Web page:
Not sure why Dam Vinh Hung looks like a redneck on the cover of his latest album Mr. Dam, which obviously has nothing to do with country music. It just shows how off he is in the fashion world, but that’s another story. Although fashion and music go hand in hand, let’s just focus on his music world, and see if DVH is any good on his seventh’s studio solo.
Truth be told, I miss the good old DVH who struck me with his soulful performance of “Tinh Tho,” powerful presentation of “Goc Pho Reu Xanh,” and indelible rendition of “Tan Tro.” His singing used to be lighter but strong and captivating. Now he has developed an emphatic style. On “Ngoi Nghe Yeu Thuong Troi Xa,” his stressed phrasing gives Do Dinh Phuc’s music way more drama than it needs to be, and his heavy delivery comes across as if ton of bricks have pressed against his chest. Back in the early days, his breath control was perfect. But now, on the duet of Duc Huy’s “Nhu Da Dau Yeu,” both himself and Hong Ngoc sound like they are puffing a Cuban cigar together, and passing it to each other while recording. He breathes heavily not only on this particular track, but also on other performances.
DVH also loses his touch in revitalizing old tunes. Duc Huy’s “Nguoi Tinh Tram Nam” is another nightmare recovered, where his moaning and groaning add nothing but distraction to the work. Why does he love Duc Huy’s music so much? Duy Huy’s compositions – mellow, elegance, and simple – do not match his style at all, and he could not bring anything new to them. Furthermore, his version of Huynh Nhat Tan’s “Bac Tinh” is nowhere near Tuan Ngoc’s performance. As soon as Tuan Ngoc kicks off the first lines, “Voi vang lam chi trach nhau bac tinh,” he grabs listeners’ attention immediately, and continues to sway them with his flawless and effortless technique even after the song is over. On the other hand, DVH tries his hardest, but still could not take the song where Tuan Ngoc has taken it. Part of the flaw is also in the arrangement. Huynh Nhat Tan is behind the board on Tuan Ngoc’s version. Who could compose the music better than the composer himself? The result is hypnotizing. On DVH’s part, the producers (Bao Luu and Anh Khoa) could not bring any texture or color to the musical table. Not only for this track, but the over all production is also weak.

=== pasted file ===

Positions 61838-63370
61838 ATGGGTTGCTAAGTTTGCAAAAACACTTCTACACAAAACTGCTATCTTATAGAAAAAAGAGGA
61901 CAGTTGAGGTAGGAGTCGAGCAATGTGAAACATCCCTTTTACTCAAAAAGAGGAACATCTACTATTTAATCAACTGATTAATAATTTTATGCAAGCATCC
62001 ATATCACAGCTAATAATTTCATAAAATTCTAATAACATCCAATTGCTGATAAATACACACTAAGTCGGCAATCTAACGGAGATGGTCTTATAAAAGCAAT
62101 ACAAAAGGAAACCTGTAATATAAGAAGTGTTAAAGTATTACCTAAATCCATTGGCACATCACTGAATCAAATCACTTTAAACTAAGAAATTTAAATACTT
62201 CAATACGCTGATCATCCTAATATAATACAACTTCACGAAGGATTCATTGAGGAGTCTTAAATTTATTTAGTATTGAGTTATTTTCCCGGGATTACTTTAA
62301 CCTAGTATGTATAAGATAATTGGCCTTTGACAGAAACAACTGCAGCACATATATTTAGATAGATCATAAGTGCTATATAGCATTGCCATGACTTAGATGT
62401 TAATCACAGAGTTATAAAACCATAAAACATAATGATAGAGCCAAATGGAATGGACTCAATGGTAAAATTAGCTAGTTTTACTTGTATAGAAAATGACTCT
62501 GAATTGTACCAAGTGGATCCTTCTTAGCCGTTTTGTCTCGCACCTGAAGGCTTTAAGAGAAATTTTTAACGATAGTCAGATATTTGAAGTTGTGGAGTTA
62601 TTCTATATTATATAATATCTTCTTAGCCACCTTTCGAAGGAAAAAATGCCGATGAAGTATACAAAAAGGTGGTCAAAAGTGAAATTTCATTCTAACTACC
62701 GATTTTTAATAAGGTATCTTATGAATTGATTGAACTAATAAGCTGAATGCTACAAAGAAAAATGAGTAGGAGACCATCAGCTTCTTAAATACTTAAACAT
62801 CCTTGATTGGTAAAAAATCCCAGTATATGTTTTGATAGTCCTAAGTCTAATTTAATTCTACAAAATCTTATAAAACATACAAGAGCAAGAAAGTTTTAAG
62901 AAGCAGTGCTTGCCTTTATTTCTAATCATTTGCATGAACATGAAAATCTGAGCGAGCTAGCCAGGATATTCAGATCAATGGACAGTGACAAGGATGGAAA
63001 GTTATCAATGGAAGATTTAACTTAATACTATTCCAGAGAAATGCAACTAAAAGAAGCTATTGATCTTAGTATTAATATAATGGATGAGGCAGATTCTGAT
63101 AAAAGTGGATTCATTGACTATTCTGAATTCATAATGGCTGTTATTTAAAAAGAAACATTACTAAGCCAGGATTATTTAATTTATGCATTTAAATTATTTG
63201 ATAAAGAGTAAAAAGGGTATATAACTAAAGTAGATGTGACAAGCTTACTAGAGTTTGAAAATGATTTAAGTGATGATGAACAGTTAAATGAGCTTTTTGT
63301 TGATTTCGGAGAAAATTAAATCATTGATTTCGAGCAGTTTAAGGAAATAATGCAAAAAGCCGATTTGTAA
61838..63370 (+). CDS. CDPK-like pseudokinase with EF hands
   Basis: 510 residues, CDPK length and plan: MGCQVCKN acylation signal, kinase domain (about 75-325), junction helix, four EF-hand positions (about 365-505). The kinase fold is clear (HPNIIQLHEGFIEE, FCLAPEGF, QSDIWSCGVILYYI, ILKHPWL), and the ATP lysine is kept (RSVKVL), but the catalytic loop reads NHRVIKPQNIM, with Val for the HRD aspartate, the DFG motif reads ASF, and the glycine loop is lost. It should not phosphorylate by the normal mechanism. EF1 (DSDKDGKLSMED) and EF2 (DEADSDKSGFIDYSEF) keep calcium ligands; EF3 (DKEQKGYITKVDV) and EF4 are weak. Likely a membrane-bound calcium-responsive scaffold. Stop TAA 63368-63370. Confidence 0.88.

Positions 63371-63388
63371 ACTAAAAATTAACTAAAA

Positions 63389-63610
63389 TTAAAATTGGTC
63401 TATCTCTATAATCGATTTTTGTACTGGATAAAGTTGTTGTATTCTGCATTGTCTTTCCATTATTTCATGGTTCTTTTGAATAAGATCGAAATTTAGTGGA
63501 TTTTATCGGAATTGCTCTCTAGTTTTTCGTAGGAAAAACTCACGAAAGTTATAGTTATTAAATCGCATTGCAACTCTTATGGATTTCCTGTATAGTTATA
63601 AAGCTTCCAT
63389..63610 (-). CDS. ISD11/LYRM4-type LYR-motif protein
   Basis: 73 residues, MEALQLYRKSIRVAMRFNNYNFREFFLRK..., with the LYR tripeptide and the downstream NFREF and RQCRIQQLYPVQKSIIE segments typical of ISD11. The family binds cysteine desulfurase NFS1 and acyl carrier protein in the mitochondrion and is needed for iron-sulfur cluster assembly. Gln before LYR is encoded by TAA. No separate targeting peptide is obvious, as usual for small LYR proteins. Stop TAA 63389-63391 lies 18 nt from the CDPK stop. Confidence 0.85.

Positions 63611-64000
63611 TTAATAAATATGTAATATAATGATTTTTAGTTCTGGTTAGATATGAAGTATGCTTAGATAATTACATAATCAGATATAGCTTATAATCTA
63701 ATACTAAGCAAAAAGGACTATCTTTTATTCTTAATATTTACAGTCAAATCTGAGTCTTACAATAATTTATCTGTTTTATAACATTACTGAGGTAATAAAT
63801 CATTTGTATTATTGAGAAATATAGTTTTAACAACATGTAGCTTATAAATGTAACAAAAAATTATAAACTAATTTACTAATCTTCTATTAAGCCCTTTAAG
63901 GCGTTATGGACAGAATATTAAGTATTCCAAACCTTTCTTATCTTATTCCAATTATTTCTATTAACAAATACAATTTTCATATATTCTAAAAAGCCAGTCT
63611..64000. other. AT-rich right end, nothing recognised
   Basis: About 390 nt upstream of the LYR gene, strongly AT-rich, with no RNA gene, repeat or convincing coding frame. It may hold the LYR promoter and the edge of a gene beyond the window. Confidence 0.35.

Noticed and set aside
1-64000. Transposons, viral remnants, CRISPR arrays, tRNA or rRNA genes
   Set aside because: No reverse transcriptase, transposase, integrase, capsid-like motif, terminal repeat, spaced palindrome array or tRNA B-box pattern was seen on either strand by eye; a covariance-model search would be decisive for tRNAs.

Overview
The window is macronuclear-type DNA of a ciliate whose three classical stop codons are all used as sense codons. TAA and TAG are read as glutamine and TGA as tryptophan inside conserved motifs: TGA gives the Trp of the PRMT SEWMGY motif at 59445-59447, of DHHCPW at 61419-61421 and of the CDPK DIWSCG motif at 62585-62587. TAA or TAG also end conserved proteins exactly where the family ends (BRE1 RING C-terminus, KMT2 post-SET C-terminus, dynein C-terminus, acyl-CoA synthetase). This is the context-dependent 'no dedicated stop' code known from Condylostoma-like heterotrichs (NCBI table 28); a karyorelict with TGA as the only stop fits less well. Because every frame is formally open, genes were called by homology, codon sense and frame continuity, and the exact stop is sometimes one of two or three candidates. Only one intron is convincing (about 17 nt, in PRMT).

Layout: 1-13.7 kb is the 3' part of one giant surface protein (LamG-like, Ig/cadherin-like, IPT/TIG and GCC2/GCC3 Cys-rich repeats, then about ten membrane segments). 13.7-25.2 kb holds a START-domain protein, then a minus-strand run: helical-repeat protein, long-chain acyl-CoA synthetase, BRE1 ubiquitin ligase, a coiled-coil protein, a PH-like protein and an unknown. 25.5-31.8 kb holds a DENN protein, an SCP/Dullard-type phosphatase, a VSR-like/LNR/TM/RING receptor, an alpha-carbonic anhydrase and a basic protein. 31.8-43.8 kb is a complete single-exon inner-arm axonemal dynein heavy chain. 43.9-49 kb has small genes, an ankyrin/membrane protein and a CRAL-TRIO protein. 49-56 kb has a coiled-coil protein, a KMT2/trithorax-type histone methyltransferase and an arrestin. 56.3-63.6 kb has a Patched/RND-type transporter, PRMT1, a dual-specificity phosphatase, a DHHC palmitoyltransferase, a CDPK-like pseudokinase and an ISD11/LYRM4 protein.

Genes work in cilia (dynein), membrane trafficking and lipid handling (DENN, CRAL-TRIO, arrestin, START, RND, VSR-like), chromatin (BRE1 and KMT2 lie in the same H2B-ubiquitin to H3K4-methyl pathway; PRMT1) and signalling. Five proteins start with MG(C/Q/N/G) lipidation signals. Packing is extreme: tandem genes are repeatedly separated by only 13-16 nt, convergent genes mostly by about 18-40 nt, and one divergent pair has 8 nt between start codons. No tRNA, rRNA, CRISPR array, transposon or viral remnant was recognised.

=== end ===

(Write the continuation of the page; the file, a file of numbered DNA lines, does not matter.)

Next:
Is there anything good on the album? Of course, there has to be something. The best part is that he stops singing Marc Anthony’s songs. Remember “My Baby You” and “I Need to Know?” Thank gosh, right? Actually the decent track is Tran Ngoc’s “Tinh Em Xu Quang,” a sweet, rural ballad. It’s a Quang Linh’s style, but DVH sounds nice for a change. The new songs, including Thai Thinh’s “Dung Thuong Toi” and Hoai An’s “Noi Nho Tinh Toi,” are huge disappointments. They are just a bunch of syrupy ballads with bland productions and banal deliveries. Mr. Dam is done. It’s time to drop the mic and pick up the clipper.